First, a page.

Flat-bottomed ditchV-shaped ditchDrainage functions of a ditchDitches are normally constructed parallel to the road or landing, to channel and direct stormwater from cut banks or berms to an appropriate discharge point. Berms are constructed on the fill side of roads to control runoff. These will be discussed in sections 7.2 and 7.3.
Ditches are often incorrectly called water tables or water table drains. The water table is a physical limit of where the water level lies, so this could be below or above the bottom of the ditch.
Ditches are usually designed with a flat bottom to minimize the potential for scouring and erosion from water flow. Alternatively, a v-shaped ditch may be used if the area has low rainfall and stable soil that will not scour. Examples of design specifications are shown in the adjacent diagrams. In some instances, a straight line from the crown of the road to the bottom of the ditch can be adopted. The advantage of this design is that it is quick and easy to maintain with a grader.
The longitudinal slope of the ditch is very important. A slope which is too shallow will not let water drain quickly, causing flooding and silting of the ditch bed. A slope that is too steep will allow fast water flow, resulting in scouring and erosion of the ditch. As a rule of thumb, a minimum slope of 0.5% (1:200) is recommended to avoid silting. The maximum slope of a ditch will be dictated by the road gradient.
Ditches serve three important drainage functions. They:
- Intercept and drain ground water flow through the cut slope, and surface flow over the cut slope
- Intercept and drain ground water infiltrating from the water table into the subgrade by capillary action
- Capture road surface drainage to prevent water infiltration into the road or landing surface. This keeps the road subgrade drier, making a stronger road. This function requires the road surface to have an appropriate camber (typically 4-6%) to be effective.
On major secondary and arterial roads, or in regions with high rainfall, the ditch depth should be maintained at least one metre below the subgrade surface, so that effective subgrade drainage and ground water interception is achieved.
Consider using rock armouring of ditches where there could be significant environmental risk from sediment or infrastructure failure. Armouring is lining the ditch bed with aggregate, preferably fractured to avoid rolling. This slows water flow and limits erosion, as the rock protects the ditch by reducing the energy of the water. Consider use when the culvert or cut-out spacing distance is restricted by terrain, for steeper gradient ditches where heavy rain could concentrate water flow and create erosion, or where ditches are in unconsolidated soils such as volcanic ash. Sediment traps and check dams can also assist in reducing water speed and its erosive power. Alternatively, road aggregate can also be used by applying it to the full width of the road formation including the ditch. Make sure that it is compacted, if possible. If standard road aggregate is not suitable, use a different aggregate after the subgrade is applied to the road surface. Ensure the aggregate is both large enough and placed deep enough to take stormwater flow. This avoids aggregate being displaced or washed into culverts, and blocking or partially blocking them.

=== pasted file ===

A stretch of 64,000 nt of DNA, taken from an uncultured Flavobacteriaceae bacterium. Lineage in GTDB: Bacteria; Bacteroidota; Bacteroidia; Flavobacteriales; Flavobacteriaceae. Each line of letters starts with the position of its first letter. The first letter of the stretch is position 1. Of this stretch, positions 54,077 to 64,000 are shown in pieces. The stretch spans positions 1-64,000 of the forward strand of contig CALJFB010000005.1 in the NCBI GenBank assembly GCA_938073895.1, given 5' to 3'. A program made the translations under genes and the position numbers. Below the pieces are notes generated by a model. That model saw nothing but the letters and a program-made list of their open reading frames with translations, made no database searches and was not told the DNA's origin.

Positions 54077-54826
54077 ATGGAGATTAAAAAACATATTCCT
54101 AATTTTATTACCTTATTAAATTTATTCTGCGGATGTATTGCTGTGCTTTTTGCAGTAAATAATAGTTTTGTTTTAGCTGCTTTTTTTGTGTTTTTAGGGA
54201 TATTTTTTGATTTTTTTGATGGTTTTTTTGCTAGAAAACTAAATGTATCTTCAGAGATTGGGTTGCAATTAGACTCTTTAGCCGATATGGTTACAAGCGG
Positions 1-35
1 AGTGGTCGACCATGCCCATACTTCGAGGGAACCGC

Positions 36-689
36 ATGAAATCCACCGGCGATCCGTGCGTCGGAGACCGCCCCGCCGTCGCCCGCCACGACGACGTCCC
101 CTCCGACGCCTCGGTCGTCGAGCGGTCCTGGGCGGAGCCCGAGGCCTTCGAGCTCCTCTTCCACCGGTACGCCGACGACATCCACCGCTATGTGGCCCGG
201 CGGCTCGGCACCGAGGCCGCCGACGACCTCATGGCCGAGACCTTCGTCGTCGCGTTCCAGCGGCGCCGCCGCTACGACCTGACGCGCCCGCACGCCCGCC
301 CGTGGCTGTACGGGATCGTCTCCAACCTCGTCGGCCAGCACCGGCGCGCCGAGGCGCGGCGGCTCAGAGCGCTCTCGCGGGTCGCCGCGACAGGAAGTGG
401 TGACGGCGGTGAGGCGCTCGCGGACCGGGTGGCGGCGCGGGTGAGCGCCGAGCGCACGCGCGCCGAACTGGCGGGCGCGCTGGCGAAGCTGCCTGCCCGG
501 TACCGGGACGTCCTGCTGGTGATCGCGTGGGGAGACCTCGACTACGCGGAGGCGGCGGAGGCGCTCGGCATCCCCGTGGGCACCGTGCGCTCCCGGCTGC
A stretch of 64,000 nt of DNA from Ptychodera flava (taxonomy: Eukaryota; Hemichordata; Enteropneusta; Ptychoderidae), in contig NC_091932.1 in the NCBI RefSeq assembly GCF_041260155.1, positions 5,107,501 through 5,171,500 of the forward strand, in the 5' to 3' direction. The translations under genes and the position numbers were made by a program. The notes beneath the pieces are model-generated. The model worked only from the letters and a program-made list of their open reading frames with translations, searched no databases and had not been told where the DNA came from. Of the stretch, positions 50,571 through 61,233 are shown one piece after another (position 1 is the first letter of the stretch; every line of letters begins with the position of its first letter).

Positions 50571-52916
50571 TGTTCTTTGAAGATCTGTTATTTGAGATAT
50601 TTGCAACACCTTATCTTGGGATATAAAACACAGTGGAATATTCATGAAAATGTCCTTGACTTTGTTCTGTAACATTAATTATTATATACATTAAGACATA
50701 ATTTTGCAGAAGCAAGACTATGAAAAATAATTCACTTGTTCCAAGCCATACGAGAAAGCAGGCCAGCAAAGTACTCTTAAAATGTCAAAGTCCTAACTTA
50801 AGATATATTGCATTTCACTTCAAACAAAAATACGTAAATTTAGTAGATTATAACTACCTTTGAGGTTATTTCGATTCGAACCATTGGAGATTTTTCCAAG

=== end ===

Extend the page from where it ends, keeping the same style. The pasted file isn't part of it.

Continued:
Rock check dam specifications
Consider using check dams where ditches are prone to erosion, primarily due to water speed with a large volume flow. Check dams are very small temporary or semi-permanent dams constructed across a ditch and other water channels. They may be used in tandem with rock armour. The lowest point of the ditch should be below subgrade level, about 500 mm below the crown of the road. Check dams can be constructed from larger aggregate or sand bags filled with aggregate.
Ensure water goes over the middle of the dam and not around the edges, otherwise this will lead to scour. Do not make check dams higher or wider than the ditch itself. The diagram above provides rock dam specifications.
Another option is to use a polymer to make a ditch more resilient to erosion. Polymers can be applied to lock the soil particles together to prevent drainage water from eroding the ditch surface. Be mindful that polymers do not give permanent erosion control. Visit the following websites: www.rst.co.nz or www.vitalindustries.com.au.